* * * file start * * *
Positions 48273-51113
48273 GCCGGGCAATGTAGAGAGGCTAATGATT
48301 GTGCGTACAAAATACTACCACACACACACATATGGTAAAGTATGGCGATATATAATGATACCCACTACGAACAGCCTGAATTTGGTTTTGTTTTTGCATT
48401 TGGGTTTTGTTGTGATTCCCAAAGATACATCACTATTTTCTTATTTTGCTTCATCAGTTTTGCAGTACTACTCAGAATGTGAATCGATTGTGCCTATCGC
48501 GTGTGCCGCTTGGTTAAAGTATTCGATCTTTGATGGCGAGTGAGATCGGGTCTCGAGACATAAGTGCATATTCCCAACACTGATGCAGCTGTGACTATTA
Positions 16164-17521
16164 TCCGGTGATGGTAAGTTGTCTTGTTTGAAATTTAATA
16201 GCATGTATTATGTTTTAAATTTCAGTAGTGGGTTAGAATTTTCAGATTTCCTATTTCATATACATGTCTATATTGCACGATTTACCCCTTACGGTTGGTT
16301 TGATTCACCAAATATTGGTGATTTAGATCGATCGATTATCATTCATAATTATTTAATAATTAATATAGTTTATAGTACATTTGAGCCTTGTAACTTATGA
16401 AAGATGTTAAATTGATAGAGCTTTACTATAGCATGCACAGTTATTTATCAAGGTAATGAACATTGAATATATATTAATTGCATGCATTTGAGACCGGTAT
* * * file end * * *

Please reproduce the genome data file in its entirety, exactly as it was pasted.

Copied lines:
Positions 48273-51113
48273 GCCGGGCAATGTAGAGAGGCTAATGATT
48301 GTGCGTACAAAATACTACCACACACACACATATGGTAAAGTATGGCGATATATAATGATACCCACTACGAACAGCCTGAATTTGGTTTTGTTTTTGCATT
48401 TGGGTTTTGTTGTGATTCCCAAAGATACATCACTATTTTCTTATTTTGCTTCATCAGTTTTGCAGTACTACTCAGAATGTGAATCGATTGTGCCTATCGC
48501 GTGTGCCGCTTGGTTAAAGTATTCGATCTTTGATGGCGAGTGAGATCGGGTCTCGAGACATAAGTGCATATTCCCAACACTGATGCAGCTGTGACTATTA
Positions 16164-17521
16164 TCCGGTGATGGTAAGTTGTCTTGTTTGAAATTTAATA
16201 GCATGTATTATGTTTTAAATTTCAGTAGTGGGTTAGAATTTTCAGATTTCCTATTTCATATACATGTCTATATTGCACGATTTACCCCTTACGGTTGGTT
16301 TGATTCACCAAATATTGGTGATTTAGATCGATCGATTATCATTCATAATTATTTAATAATTAATATAGTTTATAGTACATTTGAGCCTTGTAACTTATGA
16401 AAGATGTTAAATTGATAGAGCTTTACTATAGCATGCACAGTTATTTATCAAGGTAATGAACATTGAATATATATTAATTGCATGCATTTGAGACCGGTAT